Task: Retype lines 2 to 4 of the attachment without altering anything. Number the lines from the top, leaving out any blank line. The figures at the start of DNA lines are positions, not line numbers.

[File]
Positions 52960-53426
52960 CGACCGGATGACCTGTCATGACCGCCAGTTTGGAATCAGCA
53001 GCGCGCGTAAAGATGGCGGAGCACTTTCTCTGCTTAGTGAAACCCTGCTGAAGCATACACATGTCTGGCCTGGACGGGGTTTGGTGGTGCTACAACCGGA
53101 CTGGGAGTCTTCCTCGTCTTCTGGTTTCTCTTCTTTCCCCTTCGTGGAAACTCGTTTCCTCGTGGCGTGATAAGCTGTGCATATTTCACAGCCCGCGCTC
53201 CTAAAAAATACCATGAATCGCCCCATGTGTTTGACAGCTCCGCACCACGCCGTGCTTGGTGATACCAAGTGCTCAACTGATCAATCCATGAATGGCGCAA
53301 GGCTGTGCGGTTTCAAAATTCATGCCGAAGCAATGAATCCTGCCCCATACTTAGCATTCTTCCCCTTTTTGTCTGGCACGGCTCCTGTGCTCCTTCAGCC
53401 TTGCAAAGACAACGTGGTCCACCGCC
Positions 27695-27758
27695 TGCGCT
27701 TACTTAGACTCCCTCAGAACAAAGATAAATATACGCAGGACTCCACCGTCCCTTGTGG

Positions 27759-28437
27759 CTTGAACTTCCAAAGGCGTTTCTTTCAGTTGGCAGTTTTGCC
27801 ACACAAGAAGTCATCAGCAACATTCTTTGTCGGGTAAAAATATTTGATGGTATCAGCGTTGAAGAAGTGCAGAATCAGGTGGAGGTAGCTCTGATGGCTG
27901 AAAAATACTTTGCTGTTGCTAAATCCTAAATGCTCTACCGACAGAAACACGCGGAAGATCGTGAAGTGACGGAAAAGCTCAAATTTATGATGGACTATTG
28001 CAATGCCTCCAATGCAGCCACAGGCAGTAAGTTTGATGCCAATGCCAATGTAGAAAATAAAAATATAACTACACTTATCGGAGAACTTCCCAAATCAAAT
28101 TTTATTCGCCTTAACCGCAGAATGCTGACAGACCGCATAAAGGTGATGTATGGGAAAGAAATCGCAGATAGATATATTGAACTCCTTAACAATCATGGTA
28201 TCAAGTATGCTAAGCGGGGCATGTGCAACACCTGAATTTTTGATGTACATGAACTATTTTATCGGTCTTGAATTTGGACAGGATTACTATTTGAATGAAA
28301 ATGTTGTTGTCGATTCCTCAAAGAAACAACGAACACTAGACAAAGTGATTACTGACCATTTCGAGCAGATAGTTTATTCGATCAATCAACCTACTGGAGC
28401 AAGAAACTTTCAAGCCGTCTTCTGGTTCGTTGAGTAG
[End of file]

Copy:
52960 CGACCGGATGACCTGTCATGACCGCCAGTTTGGAATCAGCA
53001 GCGCGCGTAAAGATGGCGGAGCACTTTCTCTGCTTAGTGAAACCCTGCTGAAGCATACACATGTCTGGCCTGGACGGGGTTTGGTGGTGCTACAACCGGA
53101 CTGGGAGTCTTCCTCGTCTTCTGGTTTCTCTTCTTTCCCCTTCGTGGAAACTCGTTTCCTCGTGGCGTGATAAGCTGTGCATATTTCACAGCCCGCGCTC